Twenty-one Honduran children and 17 mothers deported from the U.S. landed in San Pedro Sula on Monday — reportedly the most murderous city in the world — to be greeted with balloons and smiles from Honduras’ First Lady.
“These are people coming home with a broken heart and a broken dream,” Ana García de Hernández told a throng of reporters and cameramen pushing at a barricade as the deportees were given food. “We have to give them the best welcome we can.”
Children have been deported before from the U.S. to Central America, although usually seated more discreetly on commercial flights. But the plane that landed on Monday from New Mexico was the first flight entirely made up of women and children deportees to be sent to this impoverished Central American country, Honduran officials said. García said it would be one of dozens of such flights chartered by U.S. Immigration and Customs Enforcement in the coming weeks, delivering deportees not only to Honduras but also El Salvador, Guatemala and parts of the region.
Tens of thousands of Central American minors have made the hazardous journey to the U.S. by themselves, in the hope of forming an immigration foothold for their families. Because U.S. border facilities are so overwhelmed, authorities often release children into the care of relatives already in the country. The largest number comes from Honduras, a mountainous land of sprawling banana plantations that has become the deadliest country in the world outside a war zone. In 2012, it suffered 90 killings per 100,000 people. While poverty has long been a driver of emigration, many children cite the violence as the reason they flee.
However, with these chartered flights the new attitude from Washington is clear: children should no longer come because they will not be allowed to stay.
“These deportation flights send a message to people and families in Central America, but also they send a message that the governments should listen to,” says Héctor Espinal, the Honduras spokesman for the UNICEF, which is overseeing the reception of deportees. “The message is that governments should do what they need to do to stop the violent conditions that are making these children leave.”
Exactly how to stop the violence in Honduras is a subject of much debate. Many murders are carried out by two major gangs, each with thousands of members — the Mara Salvatrucha and Barrio 18. Surviving military crackdowns and anti-gang laws, they have grown into transnational criminal organizations capable of shaking down businesses large and small. Adding to the bloodshed, drug cartels from Mexico and Colombia use Honduras as a staging point to move cocaine north to the profitable U.S. market.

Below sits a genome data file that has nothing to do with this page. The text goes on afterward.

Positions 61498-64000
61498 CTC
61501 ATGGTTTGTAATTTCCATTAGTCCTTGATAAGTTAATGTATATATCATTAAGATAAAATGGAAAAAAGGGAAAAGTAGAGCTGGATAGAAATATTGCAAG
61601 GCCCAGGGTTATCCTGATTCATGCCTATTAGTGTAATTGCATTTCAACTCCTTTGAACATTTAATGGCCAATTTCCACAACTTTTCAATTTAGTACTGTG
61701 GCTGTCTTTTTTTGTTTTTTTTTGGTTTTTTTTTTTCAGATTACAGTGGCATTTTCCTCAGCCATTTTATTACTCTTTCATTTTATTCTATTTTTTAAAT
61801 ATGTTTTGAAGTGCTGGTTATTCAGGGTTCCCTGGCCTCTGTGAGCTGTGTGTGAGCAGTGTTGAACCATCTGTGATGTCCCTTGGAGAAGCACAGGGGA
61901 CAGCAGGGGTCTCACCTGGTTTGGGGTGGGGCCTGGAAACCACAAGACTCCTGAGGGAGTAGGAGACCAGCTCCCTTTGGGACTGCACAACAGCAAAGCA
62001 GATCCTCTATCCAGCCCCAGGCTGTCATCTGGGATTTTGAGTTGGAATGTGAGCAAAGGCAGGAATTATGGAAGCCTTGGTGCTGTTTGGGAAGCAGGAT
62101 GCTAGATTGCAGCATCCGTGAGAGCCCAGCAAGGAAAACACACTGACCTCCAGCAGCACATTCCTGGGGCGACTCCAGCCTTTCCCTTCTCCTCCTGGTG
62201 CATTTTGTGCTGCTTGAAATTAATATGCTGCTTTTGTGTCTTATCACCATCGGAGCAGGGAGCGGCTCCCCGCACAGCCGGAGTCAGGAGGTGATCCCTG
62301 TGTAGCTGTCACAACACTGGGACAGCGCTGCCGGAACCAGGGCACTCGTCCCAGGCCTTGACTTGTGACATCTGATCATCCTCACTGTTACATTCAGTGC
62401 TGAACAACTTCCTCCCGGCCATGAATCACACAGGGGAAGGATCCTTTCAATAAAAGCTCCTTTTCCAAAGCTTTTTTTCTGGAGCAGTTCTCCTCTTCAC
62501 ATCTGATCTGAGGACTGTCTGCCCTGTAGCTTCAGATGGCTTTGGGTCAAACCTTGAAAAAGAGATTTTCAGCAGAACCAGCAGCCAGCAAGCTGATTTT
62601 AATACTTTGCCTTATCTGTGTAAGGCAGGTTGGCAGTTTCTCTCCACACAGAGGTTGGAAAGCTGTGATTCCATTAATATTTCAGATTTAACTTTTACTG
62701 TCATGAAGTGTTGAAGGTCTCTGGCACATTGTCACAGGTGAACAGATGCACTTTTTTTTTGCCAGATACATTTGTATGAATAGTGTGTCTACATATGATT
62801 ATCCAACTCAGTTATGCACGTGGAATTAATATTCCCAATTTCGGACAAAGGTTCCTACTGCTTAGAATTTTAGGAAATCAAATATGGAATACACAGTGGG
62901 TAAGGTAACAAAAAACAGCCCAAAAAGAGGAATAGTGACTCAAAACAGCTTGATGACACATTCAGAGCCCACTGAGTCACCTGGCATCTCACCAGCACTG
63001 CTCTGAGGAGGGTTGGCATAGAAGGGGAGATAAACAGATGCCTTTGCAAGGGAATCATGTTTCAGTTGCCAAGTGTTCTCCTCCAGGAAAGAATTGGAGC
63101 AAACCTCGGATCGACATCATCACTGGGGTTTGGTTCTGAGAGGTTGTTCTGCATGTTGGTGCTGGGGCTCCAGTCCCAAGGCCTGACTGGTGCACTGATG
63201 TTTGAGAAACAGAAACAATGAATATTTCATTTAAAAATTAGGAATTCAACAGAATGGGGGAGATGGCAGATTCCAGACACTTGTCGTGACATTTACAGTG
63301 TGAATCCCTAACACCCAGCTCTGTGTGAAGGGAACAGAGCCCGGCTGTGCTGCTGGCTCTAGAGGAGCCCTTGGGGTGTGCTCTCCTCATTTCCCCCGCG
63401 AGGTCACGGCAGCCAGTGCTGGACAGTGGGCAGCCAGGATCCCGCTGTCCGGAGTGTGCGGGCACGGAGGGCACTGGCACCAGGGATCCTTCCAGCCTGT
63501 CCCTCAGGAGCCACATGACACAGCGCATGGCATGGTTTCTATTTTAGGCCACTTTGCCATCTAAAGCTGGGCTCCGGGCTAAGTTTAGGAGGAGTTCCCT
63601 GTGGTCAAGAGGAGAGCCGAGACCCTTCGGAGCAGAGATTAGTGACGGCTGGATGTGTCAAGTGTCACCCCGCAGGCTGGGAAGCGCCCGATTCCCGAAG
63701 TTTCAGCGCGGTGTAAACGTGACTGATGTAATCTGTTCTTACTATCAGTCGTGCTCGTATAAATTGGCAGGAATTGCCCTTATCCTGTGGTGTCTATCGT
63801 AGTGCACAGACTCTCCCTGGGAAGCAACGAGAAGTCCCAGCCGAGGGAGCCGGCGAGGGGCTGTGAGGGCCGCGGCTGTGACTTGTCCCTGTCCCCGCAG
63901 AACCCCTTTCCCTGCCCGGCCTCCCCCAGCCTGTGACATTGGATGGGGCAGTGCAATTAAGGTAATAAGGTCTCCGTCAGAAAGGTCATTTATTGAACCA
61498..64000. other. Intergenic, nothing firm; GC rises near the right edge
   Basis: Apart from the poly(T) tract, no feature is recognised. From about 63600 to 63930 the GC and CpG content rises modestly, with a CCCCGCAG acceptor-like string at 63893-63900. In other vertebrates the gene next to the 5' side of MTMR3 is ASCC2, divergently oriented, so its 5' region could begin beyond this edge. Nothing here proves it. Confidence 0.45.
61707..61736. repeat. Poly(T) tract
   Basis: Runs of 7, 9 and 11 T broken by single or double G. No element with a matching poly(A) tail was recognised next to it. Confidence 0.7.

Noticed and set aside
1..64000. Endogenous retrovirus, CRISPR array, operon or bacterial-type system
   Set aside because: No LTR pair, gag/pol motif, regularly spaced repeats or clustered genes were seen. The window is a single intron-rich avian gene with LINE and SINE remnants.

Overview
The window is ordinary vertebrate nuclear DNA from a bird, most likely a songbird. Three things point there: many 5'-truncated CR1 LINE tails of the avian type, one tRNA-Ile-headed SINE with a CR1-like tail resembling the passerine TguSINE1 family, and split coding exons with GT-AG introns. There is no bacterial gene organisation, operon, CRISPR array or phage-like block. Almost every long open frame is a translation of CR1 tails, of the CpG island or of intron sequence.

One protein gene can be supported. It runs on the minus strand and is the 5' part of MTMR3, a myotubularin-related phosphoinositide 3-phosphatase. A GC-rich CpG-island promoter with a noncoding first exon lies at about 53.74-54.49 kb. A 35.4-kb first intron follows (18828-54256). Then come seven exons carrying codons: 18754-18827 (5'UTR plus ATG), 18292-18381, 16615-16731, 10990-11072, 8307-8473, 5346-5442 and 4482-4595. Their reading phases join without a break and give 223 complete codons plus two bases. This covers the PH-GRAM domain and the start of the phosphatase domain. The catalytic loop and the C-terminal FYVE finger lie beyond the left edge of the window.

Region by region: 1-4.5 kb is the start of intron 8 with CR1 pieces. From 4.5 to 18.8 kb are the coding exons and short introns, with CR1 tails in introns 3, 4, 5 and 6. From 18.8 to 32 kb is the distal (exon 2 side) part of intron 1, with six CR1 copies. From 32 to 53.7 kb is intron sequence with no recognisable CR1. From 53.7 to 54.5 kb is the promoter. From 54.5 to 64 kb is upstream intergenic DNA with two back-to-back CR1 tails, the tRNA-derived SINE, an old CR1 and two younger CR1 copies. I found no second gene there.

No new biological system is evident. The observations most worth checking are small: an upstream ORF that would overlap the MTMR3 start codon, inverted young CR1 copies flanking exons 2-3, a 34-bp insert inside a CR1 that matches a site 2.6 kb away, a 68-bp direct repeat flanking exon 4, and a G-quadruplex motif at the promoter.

Speaking to TIME, First Lady García said Honduras needs its own U.S.-funded anticrime program, akin to Plan Colombia or Mexico’s Merida Initiative, to fight the gangs and cartels.
“We have been having a frank conversation with U.S. Congressmen, and we accept that a cause of much of this emigration is the violence. The 30 most violent municipalities in Honduras are also the municipalities with most unaccompanied minors leaving, and these are places that have been hit by drug trafficking,” García said. “Drug trafficking starts in South America, unfortunately passes through our country and continues to the United States. We have spoken about the need for integral support to solve this problem. My husband, the President, has spoken about the need to implement in Honduras what they implemented in Colombia and in Mexico.”
Any improvement however, will take time — and in the meantime, many are desperate. Coming out of the deportation-processing center after arriving on another flight, 20-year-old Wilson Hernandez said he was concerned about going back to his home in the Pradera del Sur neighborhood of San Pedro Sula.
“It is a brutal place. There are gang members with rifles and grenades. I am scared to go out of my house a lot of the time,” says Hernandez, who was caught crossing into Texas.
In April and May, eight minors were murdered in Pradera del Sur. Police say they were killed by gang members, possibly because they refused to be recruited.
“This kind of violence makes kids want to run away. They just want to survive,” Hernandez says. “They can fly people home, but if this carries on they will still head north. Things have to change here.”
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